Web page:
McLeod Witham

Hiring In Los Angeles? Beware the City's New "Ban the Box" Ordinance.

Synopsis: 

The City of Los Angeles has imposed new limitations on employers’ consideration of applicants’ criminal history.

Though it has become commonplace for employers to include a box for applicants to check on an employment application to indicate prior criminal convictions, employers who do business within the City must now revise their applications to eliminate such inquiries.  The City of Los Angeles is following the lead set by San Francisco to restrict employers’ consideration of an employment candidate’s criminal history.

The City of Los Angeles passed its Fair Chance Initiative for Hiring (Ban the Box) effective January 22, 2017, which limits private employers within the City who employ ten or more employees from inquiring into or seeking a job applicant’s criminal history unless and until a conditional offer of employment has been made to that individual.  Once a conditional offer has been extended, the employer is permitted to inquire into the candidate’s criminal history.  If the candidate does have a criminal conviction in his or her background that displeases the employer, the company is nevertheless not allowed to simply retract the offer of employment.  Rather, the employer is required by the new ordinance to take the extraordinary step of producing a written assessment that links the specifics of the candidate’s criminal history with risk inherent in the position sought by the candidate.

But the “fair chance” doesn’t end there.  The employer is required to provide a copy of the written assessment to the candidate with any supporting documentation and then wait up to five days before withdrawing the offer of employment.  During that five-day timeframe, the candidate is allowed to complete the “Fair Chances Process” by providing the employer with additional information or documentation, presumably regarding his or her rehabilitation or the accuracy of his or her criminal background, though the law is not completely clear.  If the candidate presents any such information, the employer is then obligated to do a written re-assessment of the candidate’s criminal history and the sought-after job position, and to provide a copy of it to the candidate if the job offer is ultimately retracted.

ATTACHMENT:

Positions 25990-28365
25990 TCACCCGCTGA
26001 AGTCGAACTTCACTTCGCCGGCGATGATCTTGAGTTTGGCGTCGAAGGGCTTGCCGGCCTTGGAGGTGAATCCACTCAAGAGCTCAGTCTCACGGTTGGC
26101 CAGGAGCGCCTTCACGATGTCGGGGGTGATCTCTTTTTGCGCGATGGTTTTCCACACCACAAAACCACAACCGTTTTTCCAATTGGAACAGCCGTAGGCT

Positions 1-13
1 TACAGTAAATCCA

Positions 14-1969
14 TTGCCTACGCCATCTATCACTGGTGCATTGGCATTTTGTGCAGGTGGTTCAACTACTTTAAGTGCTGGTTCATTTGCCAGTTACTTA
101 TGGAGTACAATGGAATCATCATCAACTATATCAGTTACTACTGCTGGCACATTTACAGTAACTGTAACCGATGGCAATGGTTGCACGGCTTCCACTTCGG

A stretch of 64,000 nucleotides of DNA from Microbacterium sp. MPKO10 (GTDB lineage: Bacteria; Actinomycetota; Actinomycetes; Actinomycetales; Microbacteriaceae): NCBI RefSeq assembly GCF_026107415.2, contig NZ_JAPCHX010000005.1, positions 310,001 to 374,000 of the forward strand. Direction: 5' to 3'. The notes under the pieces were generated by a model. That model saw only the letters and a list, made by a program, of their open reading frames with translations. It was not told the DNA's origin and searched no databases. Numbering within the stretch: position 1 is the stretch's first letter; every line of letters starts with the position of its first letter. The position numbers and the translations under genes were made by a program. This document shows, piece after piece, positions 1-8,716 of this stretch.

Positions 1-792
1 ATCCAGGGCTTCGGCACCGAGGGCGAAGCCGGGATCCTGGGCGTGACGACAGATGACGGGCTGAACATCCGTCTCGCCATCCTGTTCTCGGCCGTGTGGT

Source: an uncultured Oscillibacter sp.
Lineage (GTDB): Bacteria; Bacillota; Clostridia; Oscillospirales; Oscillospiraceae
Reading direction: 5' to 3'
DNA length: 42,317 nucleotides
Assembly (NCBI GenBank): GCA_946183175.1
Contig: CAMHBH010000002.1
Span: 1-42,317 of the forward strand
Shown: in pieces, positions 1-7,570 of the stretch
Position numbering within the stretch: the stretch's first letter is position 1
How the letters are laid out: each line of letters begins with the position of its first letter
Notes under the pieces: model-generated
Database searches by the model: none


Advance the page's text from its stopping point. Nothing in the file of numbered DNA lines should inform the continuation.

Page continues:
While the City has placed a burden – and frankly a litigation risk – on employers in requiring them to produce the written assessments and re-assessments, it has also failed to provide clear guidance on exactly what employers need to include in such a write-up in order to fully comply with this new ordinance.  The ordinance vaguely states that any written assessment should “at a minimum” consider the EEOC’s factors on this issue as well as any factors to be announced by the City’s “Designated Administrative Agency,” but does not provide much in the way of specifics.  Employers will therefore have to try to comply with the new ordinance without the benefit of knowing exactly what will ultimately be deemed acceptable by the City.

Of course, wasting no time, the new law provides employees with the right to bring a civil action to collect penalties for violations of these as-yet undefined requirements.  Stay tuned for further developments on this topic.

The ordinance can be viewed here.